- POSTED: 26 Jun 2014 06:24
US stocks finished higher despite a US Commerce Department report that showed first-quarter economic activity contracted much more than previously thought.
NEW YORK: US stocks finished higher on Wednesday despite a US Commerce Department report that showed first-quarter economic activity contracted much more than previously thought.
The Dow Jones Industrial Average advanced 49.38 points (0.29 per cent) to 16,867.51.
The broad-based S&P 500 rose 9.55 (0.49 per cent) to 1,959.53, while the tech-rich Nasdaq Composite Index jumped 29.40 (0.68 per cent) to 4,379.76.
US gross domestic product fell at a 2.9 per cent annual pace in the first three months of 2014, much worse than the previous estimate of 1.0 per cent and the sharpest decline in five years.
The drop reflected weaker growth in consumer spending, a larger increase in exports and higher imports than previous estimates.
Analysts said the market essentially saw beyond the report, regarding it as backward-looking as more recent data shows growth picking up.
"Everybody in the investing world knows the winter was harsh, but it's in the rear-view mirror," said Bill Lynch, director of investment at Hinsdale Associates.
"The market is looking forward."
Broadcasters and cable companies gained after the US Supreme Court ruled that online television startup Aereo violated copyright laws by retransmitting broadcasts through antenna equipment. The court ruled Aereo effectively operates like a cable company and must therefore pay for broadcast rights.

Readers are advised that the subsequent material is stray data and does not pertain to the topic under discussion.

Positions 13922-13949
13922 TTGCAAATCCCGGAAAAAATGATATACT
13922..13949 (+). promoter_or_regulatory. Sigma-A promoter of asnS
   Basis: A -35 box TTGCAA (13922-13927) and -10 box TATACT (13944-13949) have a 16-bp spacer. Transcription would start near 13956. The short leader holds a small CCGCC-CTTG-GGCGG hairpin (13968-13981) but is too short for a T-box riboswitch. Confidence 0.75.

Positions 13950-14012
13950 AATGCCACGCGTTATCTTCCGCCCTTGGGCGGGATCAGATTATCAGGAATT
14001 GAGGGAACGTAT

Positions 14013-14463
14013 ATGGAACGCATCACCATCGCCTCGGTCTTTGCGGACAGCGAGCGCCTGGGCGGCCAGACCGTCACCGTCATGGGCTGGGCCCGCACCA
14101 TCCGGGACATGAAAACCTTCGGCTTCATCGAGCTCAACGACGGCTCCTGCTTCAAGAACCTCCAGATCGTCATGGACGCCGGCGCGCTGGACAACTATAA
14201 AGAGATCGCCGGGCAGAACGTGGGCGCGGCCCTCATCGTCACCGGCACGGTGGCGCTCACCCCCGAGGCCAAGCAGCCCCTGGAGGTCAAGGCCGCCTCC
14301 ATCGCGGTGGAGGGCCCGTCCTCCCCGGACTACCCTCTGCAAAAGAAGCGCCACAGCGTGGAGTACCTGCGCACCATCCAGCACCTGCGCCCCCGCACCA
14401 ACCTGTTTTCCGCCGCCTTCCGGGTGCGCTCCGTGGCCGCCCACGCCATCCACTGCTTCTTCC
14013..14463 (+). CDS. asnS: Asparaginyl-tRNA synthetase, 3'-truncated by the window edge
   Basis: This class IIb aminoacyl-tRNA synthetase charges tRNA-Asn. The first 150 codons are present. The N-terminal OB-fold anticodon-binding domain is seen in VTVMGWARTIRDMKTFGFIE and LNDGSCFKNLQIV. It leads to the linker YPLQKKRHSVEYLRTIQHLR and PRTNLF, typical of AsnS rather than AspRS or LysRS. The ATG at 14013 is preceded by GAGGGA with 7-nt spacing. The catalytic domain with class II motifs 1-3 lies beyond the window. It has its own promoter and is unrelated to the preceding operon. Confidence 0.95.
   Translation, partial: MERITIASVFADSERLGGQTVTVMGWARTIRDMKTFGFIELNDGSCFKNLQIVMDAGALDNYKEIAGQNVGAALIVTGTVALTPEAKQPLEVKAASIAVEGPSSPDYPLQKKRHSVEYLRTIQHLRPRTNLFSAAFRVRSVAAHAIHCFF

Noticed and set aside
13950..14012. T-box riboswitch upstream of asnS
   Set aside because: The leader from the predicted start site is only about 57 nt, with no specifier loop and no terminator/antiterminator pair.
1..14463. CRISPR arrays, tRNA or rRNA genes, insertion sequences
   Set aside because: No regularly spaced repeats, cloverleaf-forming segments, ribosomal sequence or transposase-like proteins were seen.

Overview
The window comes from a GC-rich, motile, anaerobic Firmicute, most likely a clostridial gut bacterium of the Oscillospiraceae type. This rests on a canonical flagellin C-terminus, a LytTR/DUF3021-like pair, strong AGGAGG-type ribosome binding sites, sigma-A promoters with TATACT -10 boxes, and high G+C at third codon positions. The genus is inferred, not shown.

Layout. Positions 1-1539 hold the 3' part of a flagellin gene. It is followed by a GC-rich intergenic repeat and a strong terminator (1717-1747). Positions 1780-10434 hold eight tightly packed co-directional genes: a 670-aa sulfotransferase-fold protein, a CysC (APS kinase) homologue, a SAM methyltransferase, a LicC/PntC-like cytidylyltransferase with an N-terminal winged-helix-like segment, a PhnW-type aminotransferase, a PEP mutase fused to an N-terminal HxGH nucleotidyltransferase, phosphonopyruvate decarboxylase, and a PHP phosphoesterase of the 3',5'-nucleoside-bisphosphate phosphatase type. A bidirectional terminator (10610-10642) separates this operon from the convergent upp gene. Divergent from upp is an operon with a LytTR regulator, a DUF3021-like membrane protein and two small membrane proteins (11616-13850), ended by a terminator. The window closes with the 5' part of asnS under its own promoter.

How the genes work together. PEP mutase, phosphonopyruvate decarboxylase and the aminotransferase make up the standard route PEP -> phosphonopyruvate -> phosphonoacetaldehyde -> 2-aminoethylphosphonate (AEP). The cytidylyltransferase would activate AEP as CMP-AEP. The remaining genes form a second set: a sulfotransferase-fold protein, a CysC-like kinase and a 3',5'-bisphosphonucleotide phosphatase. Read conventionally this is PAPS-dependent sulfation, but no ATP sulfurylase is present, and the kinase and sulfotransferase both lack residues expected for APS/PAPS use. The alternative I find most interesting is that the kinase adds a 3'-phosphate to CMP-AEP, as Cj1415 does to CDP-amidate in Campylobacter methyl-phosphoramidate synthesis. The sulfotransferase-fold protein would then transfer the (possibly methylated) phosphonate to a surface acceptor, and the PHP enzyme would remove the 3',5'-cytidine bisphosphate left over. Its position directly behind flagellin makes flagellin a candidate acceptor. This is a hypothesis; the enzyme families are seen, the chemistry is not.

CBS rose 6.2 per cent, Twenty-First Century Fox gained 2.0 per cent, Comcast rose 1.1 per cent and Time Warner Cable 1.3 per cent.
Oil refiners slumped after the US issued permits to two companies to export unrefined oil for the first time in four decades, potentially threatening domestic refining margins.
Marathon Petroleum fell 6.3 per cent, Phillips 66 lost 4.2 per cent, and Valero Energy dropped 8.3 per cent.
General Mills fell 3.6 per cent as fiscal fourth-quarter earnings came in at 65 cents per share, far below the 72 cents projected by analysts. General Mills said promotional spending in developed markets was "less effective than we planned and input cost inflation was a bit above our forecast."
Agrotech leader Monsanto jumped 5.1 per cent as third-quarter profits of 1.62 per share bested expectations by six cents. The company lifted its long-term profit targets and announced a $10 billion share repurchase plan.
Bond prices rose. The yield on the 10-year US Treasury fell to 2.56 per cent from 2.59 per cent Tuesday, while the 30-year dropped to 3.38 per cent from 3.41 per cent. Bond prices and yields move inversely.